AVA asks for feedback on whether S’pore should ban ivory sales. S’poreans go, “Really?”
One wrote: 'My only feedback is to ask how come this ban took so long to happen.'
The Agri-Food and Veterinary Authority (AVA) has launched a public consultation seeking feedback on a proposed complete ivory ban in Singapore.
This means that it will be a crime to buy or sell any ivory anywhere in Singapore.
They’re giving members of the public one month (November 27 to December 27) to submit their feedback on the issue — perhaps because it doesn’t feel it should come to a decision on its own as the government has been saying this since as early as March last year:
According to the AVA, Singapore has banned the international trade on all forms of elephant ivory products since 1990.
However, any ivory product imported prior to 1990 or acquired prior to the inclusion of the relevant elephant species listed in the Convention on International Trade in Endangered Species of Wild Fauna and Flora (CITES) can still be traded and sold.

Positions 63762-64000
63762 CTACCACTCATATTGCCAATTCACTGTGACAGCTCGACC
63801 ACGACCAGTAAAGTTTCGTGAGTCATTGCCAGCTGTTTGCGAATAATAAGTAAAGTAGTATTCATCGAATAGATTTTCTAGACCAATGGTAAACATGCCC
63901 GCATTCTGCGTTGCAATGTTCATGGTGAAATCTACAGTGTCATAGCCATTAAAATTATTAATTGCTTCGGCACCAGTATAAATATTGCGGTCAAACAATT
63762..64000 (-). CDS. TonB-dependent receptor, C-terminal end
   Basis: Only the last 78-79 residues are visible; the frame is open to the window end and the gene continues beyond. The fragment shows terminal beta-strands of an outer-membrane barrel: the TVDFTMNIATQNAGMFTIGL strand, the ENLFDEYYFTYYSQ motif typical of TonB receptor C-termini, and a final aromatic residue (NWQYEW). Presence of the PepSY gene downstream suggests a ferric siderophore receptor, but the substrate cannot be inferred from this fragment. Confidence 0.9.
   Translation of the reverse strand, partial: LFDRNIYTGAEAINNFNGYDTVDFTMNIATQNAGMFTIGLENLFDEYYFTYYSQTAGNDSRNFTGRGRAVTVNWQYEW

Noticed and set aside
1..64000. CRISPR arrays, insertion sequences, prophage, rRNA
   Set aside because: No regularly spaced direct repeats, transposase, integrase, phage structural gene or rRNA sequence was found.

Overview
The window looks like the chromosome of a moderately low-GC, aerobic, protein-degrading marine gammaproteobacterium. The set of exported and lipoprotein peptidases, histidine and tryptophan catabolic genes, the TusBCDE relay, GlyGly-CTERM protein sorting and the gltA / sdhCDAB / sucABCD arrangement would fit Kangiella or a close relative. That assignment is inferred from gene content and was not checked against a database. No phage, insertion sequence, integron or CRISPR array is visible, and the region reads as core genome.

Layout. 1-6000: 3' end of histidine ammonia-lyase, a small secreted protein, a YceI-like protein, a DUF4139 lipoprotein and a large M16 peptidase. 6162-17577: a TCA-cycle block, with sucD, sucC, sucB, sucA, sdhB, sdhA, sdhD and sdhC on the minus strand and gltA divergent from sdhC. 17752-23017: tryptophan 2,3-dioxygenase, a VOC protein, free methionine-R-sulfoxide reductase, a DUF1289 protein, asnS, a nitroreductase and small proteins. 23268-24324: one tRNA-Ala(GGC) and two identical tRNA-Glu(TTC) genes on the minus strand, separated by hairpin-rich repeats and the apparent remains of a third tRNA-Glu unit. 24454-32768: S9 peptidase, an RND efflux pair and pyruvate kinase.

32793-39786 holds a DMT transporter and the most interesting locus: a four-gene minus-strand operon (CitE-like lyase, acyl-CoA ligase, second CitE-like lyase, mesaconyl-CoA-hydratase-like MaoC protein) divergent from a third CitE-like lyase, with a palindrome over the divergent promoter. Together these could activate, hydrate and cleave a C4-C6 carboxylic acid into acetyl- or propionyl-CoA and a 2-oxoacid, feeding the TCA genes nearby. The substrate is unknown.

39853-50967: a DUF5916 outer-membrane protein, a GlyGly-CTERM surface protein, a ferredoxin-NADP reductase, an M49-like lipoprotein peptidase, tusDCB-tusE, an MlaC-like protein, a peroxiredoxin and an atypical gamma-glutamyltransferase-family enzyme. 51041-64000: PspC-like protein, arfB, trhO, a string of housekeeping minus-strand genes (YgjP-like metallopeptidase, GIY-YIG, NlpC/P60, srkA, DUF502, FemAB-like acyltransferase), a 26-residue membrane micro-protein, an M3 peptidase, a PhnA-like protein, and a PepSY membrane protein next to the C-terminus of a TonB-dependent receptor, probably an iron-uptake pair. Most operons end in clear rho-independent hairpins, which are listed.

This latest proposal to implement a complete ban on all ivory products is in line with Singapore’s broader commitment to tackle the illegal elephant ivory trade and support elephant conservation, it said.
S’poreans react pretty much unanimously
But does this decision actually require a consultation?
That was pretty much what most Singaporeans responding to this exercise said, expressing in various ways their strongest support for the total ban.
However, there were a few who questioned the implications of doing so, like the potential creation of an ivory black market, and the ivory that is carved into religious artefacts and holy objects:
Others highlighted other wildlife trades driven by human consumption, such as shark’s fin and rhino horns, that should also be banned.
If you have feedback regarding the proposed ban on ivory, please submit it by Dec. 27 at noon via the following channels —
You can either email them to [email protected], or snail mail it to:
Agri-Food & Veterinary Authority (Headquarters)
JEM Office Tower, 52 Jurong Gateway Road
#14-01, Singapore 608550
(Attn: QIG/Wildlife – Public Consultation)
Top image collage from Wild Daze Facebook and Xu Chao for WWF China.